Beside the fact that the coal international market is set to shrink because the UN is tightening the screws on emissions, Eswatini might find itself with another problem of abandoning its plans of building the proposed thermal power plant. Other than the pressure being applied by the UN, the African Development Bank (AfDB) has also mushroomed and dropped a bombshell that might leave government with an egg on her face.
The regional lender’s president Akinwumi Adesina this week unveiled ambitious plans to scrap coal power stations across the continent and switch to renewable energy.
Speaking during the United Nations climate talks on Monday, Adesina outlined efforts to shutter coal-fired power plants and build the “largest solar zone in the world” in the arid Sahel belt.
“Coal is the past, and renewable energy is the future. For us at the African Development Bank, we’re getting out of coal,” Adesina told delegates to the Climate Action Summit in Manhattan.
He said the bank’s E7 billion (US$500 million) green baseload scheme will be rolled out in 2020 and is set to yield E98 billion (US$5 billion) of investment that will help African countries transition from coal and fossil fuel to renewable energy, said Adesina.
Adesina also talked about plans for $20-billion of investments in solar and clean energy that would provide the region’s 250 million people with 10 000 MW of electricity.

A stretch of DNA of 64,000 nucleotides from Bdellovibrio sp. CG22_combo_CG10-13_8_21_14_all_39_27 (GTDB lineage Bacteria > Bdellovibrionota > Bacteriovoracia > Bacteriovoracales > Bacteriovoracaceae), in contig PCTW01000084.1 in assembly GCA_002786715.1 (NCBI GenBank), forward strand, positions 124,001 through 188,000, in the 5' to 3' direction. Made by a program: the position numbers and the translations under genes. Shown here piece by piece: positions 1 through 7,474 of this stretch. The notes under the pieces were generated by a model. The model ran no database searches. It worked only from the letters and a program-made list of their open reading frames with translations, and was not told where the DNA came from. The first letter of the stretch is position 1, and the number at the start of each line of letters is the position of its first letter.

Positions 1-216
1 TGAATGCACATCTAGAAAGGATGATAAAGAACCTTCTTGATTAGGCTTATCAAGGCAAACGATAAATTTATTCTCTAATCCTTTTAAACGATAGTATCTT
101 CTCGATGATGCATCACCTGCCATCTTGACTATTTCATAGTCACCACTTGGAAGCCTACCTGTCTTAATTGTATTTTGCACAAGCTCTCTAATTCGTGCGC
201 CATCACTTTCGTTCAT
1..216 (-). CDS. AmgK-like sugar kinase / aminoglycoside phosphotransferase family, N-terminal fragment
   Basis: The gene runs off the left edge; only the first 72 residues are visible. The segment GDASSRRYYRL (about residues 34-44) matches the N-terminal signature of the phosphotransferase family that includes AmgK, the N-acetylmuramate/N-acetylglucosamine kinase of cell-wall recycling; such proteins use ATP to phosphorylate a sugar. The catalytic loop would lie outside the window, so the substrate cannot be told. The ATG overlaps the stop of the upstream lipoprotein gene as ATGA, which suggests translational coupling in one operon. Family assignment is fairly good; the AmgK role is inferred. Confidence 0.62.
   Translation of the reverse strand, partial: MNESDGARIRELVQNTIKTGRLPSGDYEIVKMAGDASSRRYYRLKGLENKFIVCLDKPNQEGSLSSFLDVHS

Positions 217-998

“There’s a reason God gave Africa sunlight,” said Adesina.
Heads of state, princes and government ministers from around the world attended the UN’s climate summit, as they faced mounting pressure to reduce heat-trapping gas emissions and slow the global rise in temperatures.
UN secretary-general Antonio Guterres also took a swipe at the “dying fossil fuel industry” and said it was still not too late to keep the global rise in temperatures below the benchmark figure of 1.5 °C above pre-industrial levels.
“But it will require fundamental transformations in all aspects of society – how we grow food, use land, fuel our transport and power our economies,” said Guterres.
“We need to link climate change to a new model of development – fair globalisation – with less suffering, more justice, and harmony between people and the planet.”
The UN says mankind must reduce greenhouse gas emissions to limit global warming to about 1.5 °C above pre-industrial temperatures to stave off the worst-case predictions of scientists.
The meeting was part of the run-up to the international climate talks in 2020, which is the next deadline for countries to make significant emissions reduction pledges under the 2015 global warming deal.
Table 1 Coal areas and reserves in million tonnes
|Area||Mineable (Million tons)||Estimated annual production||Life of mine||Estimated employment|
|Area2(Mpaka Mine)||41.2||500 000||82||600|
|Area3 (Sumcor)||20.6||500 000||41||450|
|Total||143.5||2 775 000||2 815|